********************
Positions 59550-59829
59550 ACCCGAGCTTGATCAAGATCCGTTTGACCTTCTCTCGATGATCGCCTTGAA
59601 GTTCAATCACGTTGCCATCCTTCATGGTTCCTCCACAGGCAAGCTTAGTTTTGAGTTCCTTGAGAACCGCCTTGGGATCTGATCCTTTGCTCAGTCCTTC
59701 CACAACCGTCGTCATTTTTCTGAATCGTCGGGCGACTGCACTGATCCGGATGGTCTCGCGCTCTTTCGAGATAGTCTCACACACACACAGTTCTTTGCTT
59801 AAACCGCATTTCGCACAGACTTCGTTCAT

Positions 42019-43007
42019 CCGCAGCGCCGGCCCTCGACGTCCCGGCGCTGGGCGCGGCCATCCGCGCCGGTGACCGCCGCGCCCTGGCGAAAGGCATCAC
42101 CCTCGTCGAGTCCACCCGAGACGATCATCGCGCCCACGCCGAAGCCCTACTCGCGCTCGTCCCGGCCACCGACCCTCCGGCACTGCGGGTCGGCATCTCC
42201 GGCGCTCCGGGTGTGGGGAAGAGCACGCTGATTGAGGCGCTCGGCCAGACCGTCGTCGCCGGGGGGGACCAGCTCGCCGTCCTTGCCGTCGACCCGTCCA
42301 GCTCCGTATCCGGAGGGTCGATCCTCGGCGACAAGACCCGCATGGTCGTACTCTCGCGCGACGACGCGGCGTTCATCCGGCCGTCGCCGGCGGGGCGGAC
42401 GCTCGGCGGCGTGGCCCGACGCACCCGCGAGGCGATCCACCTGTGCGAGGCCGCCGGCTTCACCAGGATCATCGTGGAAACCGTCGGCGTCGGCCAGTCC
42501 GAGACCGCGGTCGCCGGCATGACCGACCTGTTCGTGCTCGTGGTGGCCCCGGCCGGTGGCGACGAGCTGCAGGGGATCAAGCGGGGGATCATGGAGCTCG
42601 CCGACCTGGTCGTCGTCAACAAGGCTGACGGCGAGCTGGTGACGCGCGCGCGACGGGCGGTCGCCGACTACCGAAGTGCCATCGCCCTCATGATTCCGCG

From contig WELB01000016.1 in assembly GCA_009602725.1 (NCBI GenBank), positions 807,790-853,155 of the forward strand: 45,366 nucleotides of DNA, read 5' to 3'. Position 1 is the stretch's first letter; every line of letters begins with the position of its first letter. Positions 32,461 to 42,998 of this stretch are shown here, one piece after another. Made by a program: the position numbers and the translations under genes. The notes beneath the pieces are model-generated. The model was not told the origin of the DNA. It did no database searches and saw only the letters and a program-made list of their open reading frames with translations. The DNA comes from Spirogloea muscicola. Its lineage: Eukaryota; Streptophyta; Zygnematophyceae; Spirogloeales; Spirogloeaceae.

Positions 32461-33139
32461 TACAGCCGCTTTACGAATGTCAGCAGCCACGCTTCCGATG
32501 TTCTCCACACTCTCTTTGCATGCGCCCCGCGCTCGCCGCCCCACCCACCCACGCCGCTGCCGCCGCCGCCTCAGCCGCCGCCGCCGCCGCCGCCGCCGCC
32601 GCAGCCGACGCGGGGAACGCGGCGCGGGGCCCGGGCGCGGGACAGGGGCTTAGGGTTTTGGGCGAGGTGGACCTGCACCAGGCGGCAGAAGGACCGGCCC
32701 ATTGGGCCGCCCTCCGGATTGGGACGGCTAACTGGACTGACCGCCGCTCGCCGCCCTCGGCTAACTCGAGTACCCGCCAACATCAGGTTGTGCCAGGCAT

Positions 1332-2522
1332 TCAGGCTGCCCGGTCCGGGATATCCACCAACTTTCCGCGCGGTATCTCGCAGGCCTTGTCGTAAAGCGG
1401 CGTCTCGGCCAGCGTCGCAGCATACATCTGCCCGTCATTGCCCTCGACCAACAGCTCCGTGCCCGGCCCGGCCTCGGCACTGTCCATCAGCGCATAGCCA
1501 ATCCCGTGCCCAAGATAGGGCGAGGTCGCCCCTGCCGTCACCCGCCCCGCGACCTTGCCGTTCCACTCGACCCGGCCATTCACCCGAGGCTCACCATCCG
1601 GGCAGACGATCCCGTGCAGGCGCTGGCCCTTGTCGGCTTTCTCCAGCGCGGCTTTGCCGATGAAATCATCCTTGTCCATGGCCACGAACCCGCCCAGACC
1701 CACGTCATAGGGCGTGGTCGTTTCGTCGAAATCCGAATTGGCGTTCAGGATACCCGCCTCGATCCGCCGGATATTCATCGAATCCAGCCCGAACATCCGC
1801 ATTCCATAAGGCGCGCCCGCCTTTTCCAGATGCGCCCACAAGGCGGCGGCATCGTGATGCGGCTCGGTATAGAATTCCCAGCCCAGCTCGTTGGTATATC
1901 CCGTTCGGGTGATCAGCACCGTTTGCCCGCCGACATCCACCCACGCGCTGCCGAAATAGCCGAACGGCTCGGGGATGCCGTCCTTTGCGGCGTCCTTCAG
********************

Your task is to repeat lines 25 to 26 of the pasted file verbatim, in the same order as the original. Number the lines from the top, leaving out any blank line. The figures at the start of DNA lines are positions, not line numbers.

1701 CACGTCATAGGGCGTGGTCGTTTCGTCGAAATCCGAATTGGCGTTCAGGATACCCGCCTCGATCCGCCGGATATTCATCGAATCCAGCCCGAACATCCGC
1801 ATTCCATAAGGCGCGCCCGCCTTTTCCAGATGCGCCCACAAGGCGGCGGCATCGTGATGCGGCTCGGTATAGAATTCCCAGCCCAGCTCGTTGGTATATC